PROVIDENCE, R.I.– Banice Carl Bazar passed away Sept. 20. He was the husband of his late beloved wife Beverly Bazar; they were married for 66 years. He was born in Providence, the son of the late Samuel and Jenny (Bloom) Bazar. He was the brother of Meyer Bazar, Martin Bazar, Paul (Peppy) Bazar, Ira Bazar and Dorothy (Dottie) Gordon, all of blessed memory.
He is survived by his children and their spouses, Peter and Charlotte Bazar, David and Susan Bazar, Karen and Alan Bergel and Ann Bazar; grandchildren Kerri Brennan, Todd Bazar, Samuel Bazar, Joshua Bazar, Adam Finkelman, Alex Finkelman, Corey Finkelman, Matthew Silva, Meredith Sondler-Bazar, Caroline Aparo, and Alexandra Bazar; and great-grandchildren Erin, Dayna, Cecilia, Jameson, Donovan, Brayden, Oliver, Andre, Rebecca, Emma, Emilia, Beatrice, Ariella, Max and Alexander. He was the father of the late Joseph Bazar and grandfather of the late Dayna Bazar.
Banice entered the ROTC program and graduated from the University of Rhode Island with a degree in chemistry. He was a lieutenant in the Army commanding a unit in the 388th Chemical Smoke Generator Company in Korea. His unit was responsible for laying down the smoke screen to protect the infantry. During an operation, the wind changed direction and several soldiers were trapped on the wrong side of the smoke screen. Banice drove a jeep across the line to lead them back to safety. He was awarded the Bronze Star for his heroic action.
When he returned to the United States, he started a business selling to the Military Post-Exchanges. He began by selling out of the trunk of his car to Navy ships afloat. A representative of Bulova watch asked him if he was able to sell nationwide. “Of course” was his reply, and he was soon representing hundreds of companies ranging from Panasonic, Sony, Pioneer and Westinghouse to Calvin Klein Jeans, Munsingwear shirts to a number of jewelry companies. He opened offices in East Providence, Norfolk, San Diego, Dallas, Jacksonville, Honolulu, Anchorage and Rota Spain. He opened distribution companies in Alaska and Hawaii.
He then shifted his attention from these businesses to jewelry companies. He opened Sentiment Jewelry and then acquired Deltah Pearl Company, Giovanni Jewelry Company and Imperial Pearl Syndicate. He combined these companies under the umbrella of the Bazar Group.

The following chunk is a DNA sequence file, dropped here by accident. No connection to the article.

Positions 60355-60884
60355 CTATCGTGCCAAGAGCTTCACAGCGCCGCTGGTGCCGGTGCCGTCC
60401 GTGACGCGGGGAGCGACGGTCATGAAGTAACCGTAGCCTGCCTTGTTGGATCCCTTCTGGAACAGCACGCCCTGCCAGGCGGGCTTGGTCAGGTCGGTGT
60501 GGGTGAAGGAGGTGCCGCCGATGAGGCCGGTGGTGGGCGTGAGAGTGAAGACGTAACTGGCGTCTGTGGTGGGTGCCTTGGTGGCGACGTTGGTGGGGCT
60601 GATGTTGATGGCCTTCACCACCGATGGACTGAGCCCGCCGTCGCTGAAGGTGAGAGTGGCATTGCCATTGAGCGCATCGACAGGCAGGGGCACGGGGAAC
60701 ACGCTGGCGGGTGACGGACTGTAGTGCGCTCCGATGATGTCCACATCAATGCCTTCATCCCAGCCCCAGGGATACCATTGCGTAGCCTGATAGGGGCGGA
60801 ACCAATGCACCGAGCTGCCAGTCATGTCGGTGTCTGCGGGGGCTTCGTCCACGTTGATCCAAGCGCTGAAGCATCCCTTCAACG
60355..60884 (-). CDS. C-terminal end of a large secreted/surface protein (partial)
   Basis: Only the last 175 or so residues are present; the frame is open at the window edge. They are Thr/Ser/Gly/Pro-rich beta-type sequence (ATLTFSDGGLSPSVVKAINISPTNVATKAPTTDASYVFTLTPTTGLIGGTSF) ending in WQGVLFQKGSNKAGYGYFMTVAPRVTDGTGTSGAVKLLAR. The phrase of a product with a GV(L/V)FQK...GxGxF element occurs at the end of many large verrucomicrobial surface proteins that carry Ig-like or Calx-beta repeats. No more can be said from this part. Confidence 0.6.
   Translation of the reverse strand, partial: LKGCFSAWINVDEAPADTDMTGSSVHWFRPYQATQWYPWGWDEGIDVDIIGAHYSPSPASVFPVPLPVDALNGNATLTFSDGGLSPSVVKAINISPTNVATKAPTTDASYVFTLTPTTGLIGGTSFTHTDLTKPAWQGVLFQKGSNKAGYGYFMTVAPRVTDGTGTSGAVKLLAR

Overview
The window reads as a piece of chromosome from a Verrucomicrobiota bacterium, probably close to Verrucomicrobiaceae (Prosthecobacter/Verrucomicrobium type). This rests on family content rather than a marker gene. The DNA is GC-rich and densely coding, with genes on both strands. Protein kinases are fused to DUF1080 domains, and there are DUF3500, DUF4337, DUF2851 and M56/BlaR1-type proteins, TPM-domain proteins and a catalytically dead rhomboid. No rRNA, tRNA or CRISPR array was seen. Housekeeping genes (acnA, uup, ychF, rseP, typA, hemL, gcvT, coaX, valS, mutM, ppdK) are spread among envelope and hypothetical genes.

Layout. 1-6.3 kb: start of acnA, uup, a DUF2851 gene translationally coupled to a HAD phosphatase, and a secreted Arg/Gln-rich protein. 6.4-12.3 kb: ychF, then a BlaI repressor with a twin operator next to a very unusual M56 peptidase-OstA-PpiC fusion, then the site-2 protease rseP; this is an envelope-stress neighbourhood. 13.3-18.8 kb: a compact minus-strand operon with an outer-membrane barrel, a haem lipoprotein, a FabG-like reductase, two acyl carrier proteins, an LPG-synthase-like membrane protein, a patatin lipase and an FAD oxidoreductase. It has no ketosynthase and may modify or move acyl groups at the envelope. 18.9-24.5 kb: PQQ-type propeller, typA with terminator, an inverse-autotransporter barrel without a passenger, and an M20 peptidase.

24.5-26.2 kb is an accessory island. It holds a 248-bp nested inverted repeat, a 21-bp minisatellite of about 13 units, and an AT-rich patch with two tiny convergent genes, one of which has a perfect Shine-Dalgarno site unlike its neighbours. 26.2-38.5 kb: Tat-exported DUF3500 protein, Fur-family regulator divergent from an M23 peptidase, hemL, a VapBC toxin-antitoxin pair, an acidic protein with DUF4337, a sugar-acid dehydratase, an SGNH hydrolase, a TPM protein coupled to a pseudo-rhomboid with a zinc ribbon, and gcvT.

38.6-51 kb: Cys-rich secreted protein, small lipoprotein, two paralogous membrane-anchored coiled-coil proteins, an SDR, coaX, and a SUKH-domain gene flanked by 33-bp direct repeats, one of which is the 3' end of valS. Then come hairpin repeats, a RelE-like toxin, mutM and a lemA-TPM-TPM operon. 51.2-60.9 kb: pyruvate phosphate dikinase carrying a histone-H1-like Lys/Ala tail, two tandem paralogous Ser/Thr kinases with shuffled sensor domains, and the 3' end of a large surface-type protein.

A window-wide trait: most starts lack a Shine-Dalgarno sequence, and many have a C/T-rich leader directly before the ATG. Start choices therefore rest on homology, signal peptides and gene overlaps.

However, this was not enough because he was married to Beverly. They were both firmly focused on family. Everything they did was centered on family and this led to their next venture. They decided that the family should learn to ski together in Waterville Valley, New Hampshire. In 1973, after a snow drought and an oil shortage an Inn in Waterville Valley went up for SBA auction. While Banice was in Europe on business, Beverly went to watch the auction. When Beverly picked Banice up at Logan Airport, he asked her who bought the Inn. She replied, “You did!”
He was the gregarious host in the lounge at the Inn. Late nights at the Inn did not stop him from being the first one on the ski slopes and the last to leave. He loved waking up his children and then grandchildren early, making them scrambled eggs and then racing them to the mountain.
Banice loved all sports and was an avid supporter of the University of Rhode Island. He began going to games in 1947 and was a season ticket holder for the men’s basketball games at Rodman Hall then Keaney Gymnasium and finally the Ryan Center.
Banice was a founding member of Crestwood Country Club, joining when there was just a barn. He was a member of the Providence Jewelers Club, the Plumb Club and the 24 Karat Club. He was also a member of the Aurora Civic Association where he truly loved everyone.
Contributions in his memory may be made to the University of Rhode Island Foundation to support the men’s basketball team, 79 Upper College Road, Kingston, RI 02881.